"India’s full economic potential is stifled by potholed roadways, collapsing bridges, rickety railroads and a power grid so unreliable that many modern office buildings run their own diesel generators to make sure the lights and computers stay on. It is not for want of money. The Indian government aims to spend $500 billion on infrastructure by 2012 and twice that amount in the following five years. The problem is a dearth of engineers -- or at least the civil engineers with the skill and expertise to make sure those ambitious projects are done on time and up to specifications. Civil engineering was once an elite occupation in India, not only during the British colonial era of carving roads and laying train tracks, but also long after independence as part of the civil service. These days, though, India’s best and brightest know there is more money and prestige in writing software for foreign customers than in building roadways for their nation. [Says a representative Indian engineer] "It was fun doing that," he said of the construction job. "My only dissatisfaction was the pay package."Hello, isn't it blindingly obvious that quantity of compensation attracts quality of talent?!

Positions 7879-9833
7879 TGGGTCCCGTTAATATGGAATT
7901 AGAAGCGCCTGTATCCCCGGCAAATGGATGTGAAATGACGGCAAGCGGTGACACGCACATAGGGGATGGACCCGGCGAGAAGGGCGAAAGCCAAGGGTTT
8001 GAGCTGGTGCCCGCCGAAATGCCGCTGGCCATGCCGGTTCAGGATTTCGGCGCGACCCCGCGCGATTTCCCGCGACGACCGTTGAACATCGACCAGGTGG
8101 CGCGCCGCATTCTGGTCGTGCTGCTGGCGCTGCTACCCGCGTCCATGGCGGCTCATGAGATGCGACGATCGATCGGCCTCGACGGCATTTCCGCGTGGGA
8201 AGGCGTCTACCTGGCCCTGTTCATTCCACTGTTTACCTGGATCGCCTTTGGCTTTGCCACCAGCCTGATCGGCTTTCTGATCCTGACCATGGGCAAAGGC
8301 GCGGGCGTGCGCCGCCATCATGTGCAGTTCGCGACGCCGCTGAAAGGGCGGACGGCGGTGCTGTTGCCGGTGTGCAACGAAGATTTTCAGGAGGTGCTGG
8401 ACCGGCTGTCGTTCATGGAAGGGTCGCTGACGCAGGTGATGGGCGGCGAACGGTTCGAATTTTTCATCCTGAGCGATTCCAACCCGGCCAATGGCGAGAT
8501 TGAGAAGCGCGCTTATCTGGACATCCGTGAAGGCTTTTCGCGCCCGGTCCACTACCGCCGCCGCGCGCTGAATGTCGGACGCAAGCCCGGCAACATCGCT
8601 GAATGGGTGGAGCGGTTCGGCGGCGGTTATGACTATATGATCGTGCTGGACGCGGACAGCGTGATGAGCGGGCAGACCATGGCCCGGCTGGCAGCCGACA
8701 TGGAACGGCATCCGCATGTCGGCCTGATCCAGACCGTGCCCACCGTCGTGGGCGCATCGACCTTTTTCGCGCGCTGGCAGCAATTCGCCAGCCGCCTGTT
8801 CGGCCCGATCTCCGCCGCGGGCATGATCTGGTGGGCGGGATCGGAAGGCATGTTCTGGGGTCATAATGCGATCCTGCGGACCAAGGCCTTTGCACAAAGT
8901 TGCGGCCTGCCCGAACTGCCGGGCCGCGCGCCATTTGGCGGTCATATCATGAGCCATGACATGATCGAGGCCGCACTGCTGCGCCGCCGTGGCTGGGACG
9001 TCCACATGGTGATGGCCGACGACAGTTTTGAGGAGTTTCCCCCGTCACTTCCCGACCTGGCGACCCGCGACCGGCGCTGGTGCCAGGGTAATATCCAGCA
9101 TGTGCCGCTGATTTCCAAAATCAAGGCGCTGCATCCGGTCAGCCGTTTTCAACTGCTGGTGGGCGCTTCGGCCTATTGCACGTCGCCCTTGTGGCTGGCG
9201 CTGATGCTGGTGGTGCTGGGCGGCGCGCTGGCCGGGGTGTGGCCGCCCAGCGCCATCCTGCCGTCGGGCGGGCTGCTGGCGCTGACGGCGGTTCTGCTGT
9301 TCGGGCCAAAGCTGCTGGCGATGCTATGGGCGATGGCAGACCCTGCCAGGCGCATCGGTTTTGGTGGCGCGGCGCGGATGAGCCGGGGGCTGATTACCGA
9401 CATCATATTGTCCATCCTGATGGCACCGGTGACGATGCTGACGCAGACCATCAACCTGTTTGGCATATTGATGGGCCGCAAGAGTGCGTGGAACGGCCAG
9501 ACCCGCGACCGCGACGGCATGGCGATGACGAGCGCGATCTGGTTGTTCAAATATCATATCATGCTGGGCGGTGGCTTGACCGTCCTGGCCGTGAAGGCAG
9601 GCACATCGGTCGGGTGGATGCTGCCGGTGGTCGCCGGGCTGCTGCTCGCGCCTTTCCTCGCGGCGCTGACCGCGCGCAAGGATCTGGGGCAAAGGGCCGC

27 August 2010
Civil Matters ~ Properly Paying Indian Engineers...
Vikas Bajaj writes in the NYTimes about India, A High-Tech Titan Plagued by Potholes. No surprise, though, since they don't properly pay for talent.